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Coconut Milk Yogurt Troubleshooting

Answered on August 19, 2014
Created August 25, 2011 at 2:08 PM

This is my first attempt at making homemade coconut milk yogurt. The big caution in all the recipes I've found is to not overheat it. What happens if it does get too hot. Will it just kill the bacteria, or will it make me sick to eat it once it's cooled.
I've also found large time discrepancies among the recipes. Some say I only have to wait 8 hours to enjoy the final product, while others claim 18 minimum. Why the difference? I apologize for making this a 2-parter, but I haven't been able to locate this info. Thanks

8e1876a74536739ecf7bef97d5d97b76

(747)

on August 25, 2011
at 09:56 PM

o.k. I had only done it with goats milk

Aead76beb5fc7b762a6b4ddc234f6051

(15239)

on August 25, 2011
at 04:37 PM

because i think that she is using the yogurt as a vehicle for the live, active cultures.

Aead76beb5fc7b762a6b4ddc234f6051

(15239)

on August 25, 2011
at 04:36 PM

actually, i think that making yogurt with non-dairy milk is a one shot deal. the cultures wont survive to a second generation in soy, coconut or almond milks.

47dd02c94fd5d28412e82007d03e257d

(0)

on August 25, 2011
at 03:20 PM

Thanks, this is actually the recipe I started with, but I struggled with the incubation. Good to know it's on the right track. Is 18 hours necessary, though? The one container that made it through the incubating is pretty sour, although it smells delicious. Will cutting the time still give me enough great bacteria. I'll power through the sour if I have to. Thanks.

47dd02c94fd5d28412e82007d03e257d

(0)

on August 25, 2011
at 03:16 PM

Oh wow! Actually, that does make me feel a bit almighty :) Will it eventually lose potency, or can I continue saving starters from each batch indefinitely?

8e1876a74536739ecf7bef97d5d97b76

(747)

on August 25, 2011
at 02:55 PM

p.s.- Save one of the containers back and then you never have to buy culture again because you are breeding your own culture. (Don't you kinda feel all powerful now... you are in charge of a whole culture!)

Aead76beb5fc7b762a6b4ddc234f6051

(15239)

on August 25, 2011
at 02:50 PM

never made it with coconut- just heavy cream and milk- but overheating it will just kill the culture and you will have to start over with new culture. it wont make you sick or anything. it will still taste good, just wont be alive.

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3 Answers

2
345c1755efe005edd162b770dc6fb821

(8767)

on August 25, 2011
at 02:16 PM

I've made it several times with decent results most times. I think varying things can cause it to be slightly different (ie: using a different honey or different batch of whey or a different brand of unflavored gelatin). I guess anything could cause it to come out different each time you make it, including not heating to the right temp, or heating too fast or not allowing to cool down to the right temp.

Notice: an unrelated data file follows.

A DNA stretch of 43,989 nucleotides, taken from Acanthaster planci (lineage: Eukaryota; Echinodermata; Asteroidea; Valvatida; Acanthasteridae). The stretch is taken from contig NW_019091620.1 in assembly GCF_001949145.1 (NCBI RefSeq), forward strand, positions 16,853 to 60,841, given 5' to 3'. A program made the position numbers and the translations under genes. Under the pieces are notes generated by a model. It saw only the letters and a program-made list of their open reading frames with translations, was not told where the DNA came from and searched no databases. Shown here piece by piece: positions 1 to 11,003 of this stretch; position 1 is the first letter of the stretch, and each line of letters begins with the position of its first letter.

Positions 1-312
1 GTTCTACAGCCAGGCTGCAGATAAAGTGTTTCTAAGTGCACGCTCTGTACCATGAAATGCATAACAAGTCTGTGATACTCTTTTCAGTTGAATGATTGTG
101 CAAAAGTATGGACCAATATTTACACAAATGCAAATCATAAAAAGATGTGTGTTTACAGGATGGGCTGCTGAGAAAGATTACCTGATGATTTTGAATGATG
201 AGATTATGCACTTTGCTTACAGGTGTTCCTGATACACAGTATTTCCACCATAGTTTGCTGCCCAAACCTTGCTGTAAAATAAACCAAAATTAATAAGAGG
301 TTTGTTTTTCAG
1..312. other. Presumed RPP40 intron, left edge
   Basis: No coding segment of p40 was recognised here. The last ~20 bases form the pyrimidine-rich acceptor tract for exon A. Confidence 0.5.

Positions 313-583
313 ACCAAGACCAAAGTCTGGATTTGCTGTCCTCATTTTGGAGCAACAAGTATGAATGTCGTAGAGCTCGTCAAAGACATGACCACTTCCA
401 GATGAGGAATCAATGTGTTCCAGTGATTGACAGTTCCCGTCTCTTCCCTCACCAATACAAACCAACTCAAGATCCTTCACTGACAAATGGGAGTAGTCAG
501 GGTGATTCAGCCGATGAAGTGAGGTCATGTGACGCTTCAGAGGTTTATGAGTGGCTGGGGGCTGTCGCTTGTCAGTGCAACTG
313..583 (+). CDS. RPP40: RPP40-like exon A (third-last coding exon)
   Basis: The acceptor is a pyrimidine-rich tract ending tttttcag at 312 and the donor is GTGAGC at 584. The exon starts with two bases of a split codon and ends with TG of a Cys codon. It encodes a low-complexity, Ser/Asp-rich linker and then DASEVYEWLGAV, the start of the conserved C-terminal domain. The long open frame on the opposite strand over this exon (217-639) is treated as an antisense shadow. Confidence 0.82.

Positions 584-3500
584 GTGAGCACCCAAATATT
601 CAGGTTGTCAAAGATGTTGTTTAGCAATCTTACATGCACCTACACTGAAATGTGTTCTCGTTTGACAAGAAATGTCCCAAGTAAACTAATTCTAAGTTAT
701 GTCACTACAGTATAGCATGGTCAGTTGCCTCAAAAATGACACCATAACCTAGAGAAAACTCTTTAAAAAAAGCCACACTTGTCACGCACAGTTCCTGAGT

I always use a candy thermometer to be safe, it doesn't need to boil, just get to the right temp.

I've stuck with the recipes that 'ferment' with whey, I've had very good results because it keeps a very long time (ie: coconut yogurt, mayo)

This isn't what I normally use, but its close: (sorry wiped my computer out and cant find the link) http://www.smallfootprintfamily.com/2009/04/25/homemade-coconut-milk-yogurt/

47dd02c94fd5d28412e82007d03e257d

(0)

on August 25, 2011
at 03:20 PM

Thanks, this is actually the recipe I started with, but I struggled with the incubation. Good to know it's on the right track. Is 18 hours necessary, though? The one container that made it through the incubating is pretty sour, although it smells delicious. Will cutting the time still give me enough great bacteria. I'll power through the sour if I have to. Thanks.

0
8e1876a74536739ecf7bef97d5d97b76

(747)

on August 25, 2011
at 02:51 PM

http://www.google.com/products/catalog?q=yogurt+machine&um=1&ie=UTF-8&tbm=shop&cid=17177648148388547233&sa=X&ei=P2FWTvDuE6_SiAL1r8iSCQ&ved=0CHgQ8wIwAQ

I had one of these as a kid (not this exact one mind you) but it's meant to make sure you don't get it too hot/cold and we made our own goats milk yogurt as a kid.

8e1876a74536739ecf7bef97d5d97b76

(747)

on August 25, 2011
at 02:55 PM

p.s.- Save one of the containers back and then you never have to buy culture again because you are breeding your own culture. (Don't you kinda feel all powerful now... you are in charge of a whole culture!)

8e1876a74536739ecf7bef97d5d97b76

(747)

on August 25, 2011
at 09:56 PM

o.k. I had only done it with goats milk

Aead76beb5fc7b762a6b4ddc234f6051

(15239)

on August 25, 2011
at 04:36 PM

actually, i think that making yogurt with non-dairy milk is a one shot deal. the cultures wont survive to a second generation in soy, coconut or almond milks.

47dd02c94fd5d28412e82007d03e257d

(0)

on August 25, 2011
at 03:16 PM

Oh wow! Actually, that does make me feel a bit almighty :) Will it eventually lose potency, or can I continue saving starters from each batch indefinitely?

-1
99bd7f8b1170a1e9e56b93d9d53b51cc

(193)

on August 25, 2011
at 03:07 PM

why not save yourself time and trouble - i just open a can of proper coconut milk with no preservatives/thickeners etc - scoop the cream that separates from the coconut water in the can, add a little lemon/lime juice to mimic the acidity of real yoghurt - and voila - you have practically the same taste and definitely the same texture/consistency of yoghurt in around 2 minutes! chill for a thicker consistency and add vanilla extract to sweeten.

Aead76beb5fc7b762a6b4ddc234f6051

(15239)

on August 25, 2011
at 04:37 PM

because i think that she is using the yogurt as a vehicle for the live, active cultures.

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